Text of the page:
He writes, “The Negro people of Montgomery, exhausted by the humiliating experiences that they had constantly faced on the buses, expressed in a massive act of noncooperation their determination to be free. At the beginning of the protest the people called on me to serve as their spokesman. In accepting this responsibility my mind, consciously or unconsciously, was driven back to the Sermon on the Mount and the Gandhian method of nonviolent resistance. This principle became the guiding light of our movement. Christ furnished the spirit and motivation while Gandhi furnished the method.” 1
After the Montgomery bus boycott, he became fully aware that the journey was going to be a marathon, not a sprint. As both Jesus and Gandhi taught, a nonviolent campaign can transform and unmask an unfound strength, courage, and self-respect, while transforming the heart and mind of the oppressed and oppressor.
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Making Change Slowly
Dr. King writes, “I do not want to give the impression that nonviolence will work miracles overnight. Men are not easily moved from their mental ruts or purged of their prejudiced and irrational feelings. When the underprivileged demand freedom, the privileged first react with bitterness and resistance. Even when the demands are couched in nonviolent terms, the initial response is the same. I am sure that many of our white brothers in Montgomery and across the south are still bitter toward Negro leaders, even though these leaders have sought to follow a way of love and nonviolence. So the nonviolent approach does not immediately change the heart of the oppressor. It first does something to the hearts and souls of those committed to it. It gives them new self-respect; it calls up resources of strength and courage that they did not know they had. Finally, it reaches the opponent and so stirs his conscience that reconciliation becomes a reality.”1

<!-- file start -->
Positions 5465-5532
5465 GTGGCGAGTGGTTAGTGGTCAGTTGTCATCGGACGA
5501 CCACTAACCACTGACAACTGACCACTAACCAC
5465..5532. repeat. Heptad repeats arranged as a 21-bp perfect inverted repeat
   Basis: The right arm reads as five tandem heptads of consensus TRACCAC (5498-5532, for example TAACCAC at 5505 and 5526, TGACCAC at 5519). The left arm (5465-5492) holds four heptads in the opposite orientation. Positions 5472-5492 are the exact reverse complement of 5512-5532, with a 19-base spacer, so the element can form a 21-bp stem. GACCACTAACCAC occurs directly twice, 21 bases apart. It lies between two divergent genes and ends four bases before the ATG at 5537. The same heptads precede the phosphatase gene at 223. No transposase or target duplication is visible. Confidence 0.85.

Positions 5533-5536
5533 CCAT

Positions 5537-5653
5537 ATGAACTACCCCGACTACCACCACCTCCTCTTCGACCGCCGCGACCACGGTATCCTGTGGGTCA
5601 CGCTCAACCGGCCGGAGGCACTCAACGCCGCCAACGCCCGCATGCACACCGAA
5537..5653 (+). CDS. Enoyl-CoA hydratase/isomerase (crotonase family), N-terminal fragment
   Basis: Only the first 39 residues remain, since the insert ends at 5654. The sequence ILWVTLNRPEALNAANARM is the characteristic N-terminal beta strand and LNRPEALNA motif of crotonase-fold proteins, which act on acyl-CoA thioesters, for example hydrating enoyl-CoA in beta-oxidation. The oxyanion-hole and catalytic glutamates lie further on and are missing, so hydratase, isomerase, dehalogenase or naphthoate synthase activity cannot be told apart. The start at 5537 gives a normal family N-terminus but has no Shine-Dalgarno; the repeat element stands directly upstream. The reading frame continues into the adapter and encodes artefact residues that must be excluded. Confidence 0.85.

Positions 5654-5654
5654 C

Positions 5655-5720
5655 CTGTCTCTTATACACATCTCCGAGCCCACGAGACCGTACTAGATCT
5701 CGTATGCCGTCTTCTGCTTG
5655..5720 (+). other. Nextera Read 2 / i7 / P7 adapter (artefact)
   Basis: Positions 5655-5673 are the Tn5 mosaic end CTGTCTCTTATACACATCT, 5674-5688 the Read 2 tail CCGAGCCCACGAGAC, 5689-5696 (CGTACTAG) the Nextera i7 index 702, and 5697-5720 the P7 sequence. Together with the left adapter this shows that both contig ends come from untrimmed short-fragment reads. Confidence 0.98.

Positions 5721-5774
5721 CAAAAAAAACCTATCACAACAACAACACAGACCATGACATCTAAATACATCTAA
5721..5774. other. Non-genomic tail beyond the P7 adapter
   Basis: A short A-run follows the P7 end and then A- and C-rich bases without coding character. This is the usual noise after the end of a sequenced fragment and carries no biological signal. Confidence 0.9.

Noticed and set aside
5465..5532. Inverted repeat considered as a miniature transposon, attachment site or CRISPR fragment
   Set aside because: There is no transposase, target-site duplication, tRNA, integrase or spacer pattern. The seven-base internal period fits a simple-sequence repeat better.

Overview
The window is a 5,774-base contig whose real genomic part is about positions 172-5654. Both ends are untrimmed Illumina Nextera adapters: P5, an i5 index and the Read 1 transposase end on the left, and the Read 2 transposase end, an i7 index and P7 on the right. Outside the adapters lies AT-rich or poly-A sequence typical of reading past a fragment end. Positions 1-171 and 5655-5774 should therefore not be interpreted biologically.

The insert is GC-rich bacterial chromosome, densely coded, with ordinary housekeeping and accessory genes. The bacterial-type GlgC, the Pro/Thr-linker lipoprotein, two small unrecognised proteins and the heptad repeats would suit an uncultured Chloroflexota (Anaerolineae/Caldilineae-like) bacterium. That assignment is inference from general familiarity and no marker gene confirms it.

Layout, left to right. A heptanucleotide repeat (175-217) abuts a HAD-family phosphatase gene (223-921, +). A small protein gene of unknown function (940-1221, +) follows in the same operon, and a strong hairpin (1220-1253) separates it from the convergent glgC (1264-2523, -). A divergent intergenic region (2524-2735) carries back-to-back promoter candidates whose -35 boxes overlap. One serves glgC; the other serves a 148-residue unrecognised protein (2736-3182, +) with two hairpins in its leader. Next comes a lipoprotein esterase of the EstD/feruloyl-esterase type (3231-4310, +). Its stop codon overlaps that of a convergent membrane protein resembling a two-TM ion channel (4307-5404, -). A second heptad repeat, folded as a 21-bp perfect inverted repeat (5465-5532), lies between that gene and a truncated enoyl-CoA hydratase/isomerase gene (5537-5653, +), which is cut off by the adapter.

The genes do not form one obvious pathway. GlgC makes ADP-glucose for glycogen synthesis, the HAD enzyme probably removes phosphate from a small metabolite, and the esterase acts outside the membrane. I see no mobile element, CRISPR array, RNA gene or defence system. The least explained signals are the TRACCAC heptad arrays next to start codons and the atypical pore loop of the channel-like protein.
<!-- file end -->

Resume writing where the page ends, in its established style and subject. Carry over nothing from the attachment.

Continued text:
Dr. King’s journey and struggles only strengthened his relationship with God. He said that while surrounded by outer dangers he felt an inner calm and strength that only God could give.
When you read the words of Jesus, Gandhi, and Martin Luther King, Jr., it becomes clear that the practice of nonviolence is a spiritual technique designed to open our hearts and the hearts of others. Nonviolence surprises the oppressors with love and they stand in awe of the self-respect, faith, and fearlessness that could only come from the “Love Force” or “Truth Force.”
We must all find our own way to participate in change. Today, we stand on the cusp of a global transformation and we all must participate. Find your way! Write to your senators, mayors, police chiefs; strike; boycott; protest; donate; or pray. If we all take action and don’t stop, we can achieve the dream!
Inspiring Quotes from Rev. Dr. Martin Luther King, Jr.3
“True peace is not merely the absence of tension; it is the presence of justice.” —Stride Toward Freedom, 1958
“The ultimate measure of a man is not where he stands in moments of comfort and convenience, but where he stands at times of challenge and controversy.” —Strength to Love, 1963
“We know through painful experience that freedom is never voluntarily given by the oppressor, it must be demanded by the oppressed.” —”Letter From Birmingham Jail,” April 16, 1963
“Out of the mountain of despair, a stone of hope.” —”I Have A Dream” speech, Washington, D.C., August 28, 1963
Inspiring Quotes from Mahatma Gandhi2
“Live as if you were to die tomorrow. Learn as if you were to live forever.”
“The greatness of humanity is not in being human, but in being humane.”
“In a gentle way, you can shake the world.”
“Change yourself—you are in control.”
“I will not let anyone walk through my mind with their dirty feet.”
“The weak can never forgive. Forgiveness is the attribute of the strong.”
“Freedom is not worth having if it does not include the freedom to make mistakes.”
How will you express your Love Force?